• For all group and individual health plans, including grandfathered plans, mandates coverage of specific preventive services with no cost sharing.
    • Minimum covered services are specified based on existing federal guidelines on specific topics
    • This could be a significant cost change for many plans.
      • Unclear if dental and vision for children will be included in the preventive care requirements.
      • Impact may be immediate in 2010 or in 2014 with essential benefits package.
  • 14. The Senate Bill in 2011
    • The tax on distributions from a health savings account that are not used for qualified medical expenses increases from 10% to 20%.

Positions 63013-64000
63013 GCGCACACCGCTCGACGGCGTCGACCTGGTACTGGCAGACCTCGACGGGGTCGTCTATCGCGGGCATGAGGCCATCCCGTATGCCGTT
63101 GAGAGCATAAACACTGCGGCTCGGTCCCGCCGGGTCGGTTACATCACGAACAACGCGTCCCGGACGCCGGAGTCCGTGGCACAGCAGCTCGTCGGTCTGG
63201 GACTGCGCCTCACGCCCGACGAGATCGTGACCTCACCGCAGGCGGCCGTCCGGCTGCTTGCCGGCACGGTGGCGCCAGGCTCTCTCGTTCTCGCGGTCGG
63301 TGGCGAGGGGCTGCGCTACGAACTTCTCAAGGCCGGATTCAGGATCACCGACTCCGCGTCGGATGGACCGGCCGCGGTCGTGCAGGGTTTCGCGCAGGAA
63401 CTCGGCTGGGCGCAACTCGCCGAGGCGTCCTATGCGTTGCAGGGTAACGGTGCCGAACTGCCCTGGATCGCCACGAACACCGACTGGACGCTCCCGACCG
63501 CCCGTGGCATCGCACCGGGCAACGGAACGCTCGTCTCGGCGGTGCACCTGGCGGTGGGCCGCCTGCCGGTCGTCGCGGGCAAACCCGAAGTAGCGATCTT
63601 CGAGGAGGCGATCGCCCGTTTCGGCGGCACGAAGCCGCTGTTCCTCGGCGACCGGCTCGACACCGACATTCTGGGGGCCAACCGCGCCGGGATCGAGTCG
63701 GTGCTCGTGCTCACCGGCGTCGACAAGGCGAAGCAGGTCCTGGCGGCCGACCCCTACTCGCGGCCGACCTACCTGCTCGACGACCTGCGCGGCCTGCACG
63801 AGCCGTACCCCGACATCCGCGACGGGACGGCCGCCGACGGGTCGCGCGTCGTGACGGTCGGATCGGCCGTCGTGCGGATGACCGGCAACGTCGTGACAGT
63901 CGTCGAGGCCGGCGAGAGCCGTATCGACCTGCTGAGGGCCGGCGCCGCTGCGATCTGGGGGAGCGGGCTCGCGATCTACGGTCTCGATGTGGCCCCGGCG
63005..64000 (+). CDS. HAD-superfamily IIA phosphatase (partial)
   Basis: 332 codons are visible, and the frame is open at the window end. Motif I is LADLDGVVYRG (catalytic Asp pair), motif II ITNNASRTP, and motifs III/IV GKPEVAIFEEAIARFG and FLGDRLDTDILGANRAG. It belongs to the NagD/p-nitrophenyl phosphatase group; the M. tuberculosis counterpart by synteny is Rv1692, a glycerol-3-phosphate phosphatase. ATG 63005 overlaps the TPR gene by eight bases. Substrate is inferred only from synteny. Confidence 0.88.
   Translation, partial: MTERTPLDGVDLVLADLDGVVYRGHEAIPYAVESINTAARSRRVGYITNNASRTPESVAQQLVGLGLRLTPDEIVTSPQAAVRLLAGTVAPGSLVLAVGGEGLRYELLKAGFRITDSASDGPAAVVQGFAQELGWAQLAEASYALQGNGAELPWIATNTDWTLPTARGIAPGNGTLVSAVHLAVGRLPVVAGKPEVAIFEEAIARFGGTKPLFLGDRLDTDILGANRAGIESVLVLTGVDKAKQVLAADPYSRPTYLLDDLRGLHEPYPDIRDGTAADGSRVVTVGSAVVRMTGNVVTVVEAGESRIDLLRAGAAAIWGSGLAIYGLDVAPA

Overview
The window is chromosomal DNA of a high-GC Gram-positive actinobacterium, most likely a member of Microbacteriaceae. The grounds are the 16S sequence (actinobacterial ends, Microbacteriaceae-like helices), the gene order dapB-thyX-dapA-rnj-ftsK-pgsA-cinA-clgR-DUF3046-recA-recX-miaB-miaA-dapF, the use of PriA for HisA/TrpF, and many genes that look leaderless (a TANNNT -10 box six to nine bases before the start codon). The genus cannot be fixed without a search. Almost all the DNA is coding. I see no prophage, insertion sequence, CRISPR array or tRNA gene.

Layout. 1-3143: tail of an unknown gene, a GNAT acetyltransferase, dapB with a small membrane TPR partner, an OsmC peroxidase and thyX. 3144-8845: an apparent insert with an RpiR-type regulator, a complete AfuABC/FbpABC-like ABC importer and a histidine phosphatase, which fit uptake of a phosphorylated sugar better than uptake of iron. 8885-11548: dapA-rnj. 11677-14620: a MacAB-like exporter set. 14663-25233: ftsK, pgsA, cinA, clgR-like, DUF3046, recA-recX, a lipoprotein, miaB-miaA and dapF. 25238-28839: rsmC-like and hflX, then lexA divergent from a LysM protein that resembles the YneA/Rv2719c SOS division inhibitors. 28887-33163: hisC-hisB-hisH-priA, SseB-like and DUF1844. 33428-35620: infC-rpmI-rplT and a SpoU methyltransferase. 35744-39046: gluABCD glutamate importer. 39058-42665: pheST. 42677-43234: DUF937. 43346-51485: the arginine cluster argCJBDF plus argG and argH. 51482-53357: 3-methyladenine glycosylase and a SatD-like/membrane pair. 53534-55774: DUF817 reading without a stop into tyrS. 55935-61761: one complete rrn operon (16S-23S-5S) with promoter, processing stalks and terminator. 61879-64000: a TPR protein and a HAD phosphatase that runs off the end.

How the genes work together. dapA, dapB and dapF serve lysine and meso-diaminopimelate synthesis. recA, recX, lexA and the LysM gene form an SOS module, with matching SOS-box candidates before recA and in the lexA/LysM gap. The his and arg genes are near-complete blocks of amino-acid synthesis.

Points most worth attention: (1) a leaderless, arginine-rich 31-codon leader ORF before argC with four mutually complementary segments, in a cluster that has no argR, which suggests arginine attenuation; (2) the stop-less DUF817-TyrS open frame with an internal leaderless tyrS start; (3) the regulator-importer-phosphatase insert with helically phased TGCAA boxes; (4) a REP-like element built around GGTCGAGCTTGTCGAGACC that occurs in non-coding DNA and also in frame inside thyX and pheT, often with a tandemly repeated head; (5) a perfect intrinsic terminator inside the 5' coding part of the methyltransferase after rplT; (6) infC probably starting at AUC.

• OTC drugs no longer be reimbursable under HSAs, FSAs, HRAs and Archer MSAs unless prescribed by a doctor.
    • Small employers (less than 100 lives) will be allowed to adopt new “simple cafeteria plans.”
    • Creates a new public long-term care program and requires all employers to enroll employees , unless the employee elects to opt out.
  • 15. The Senate Bill in 2012
    • The Department of Labor will begin annual studies on self-insured plans using data collected from Form 5500.
    • All employers must include on their W2s the aggregate cost of employer-sponsored health benefits.
      • If employee receives health insurance coverage under multiple plans, the employer must disclose the aggregate value of all such health coverage,
      • Excludes all contributions to HSAs and Archer MSAs and salary reduction contributions to FSAs.
      • Applies to benefits provided during taxable years after December 31, 2010.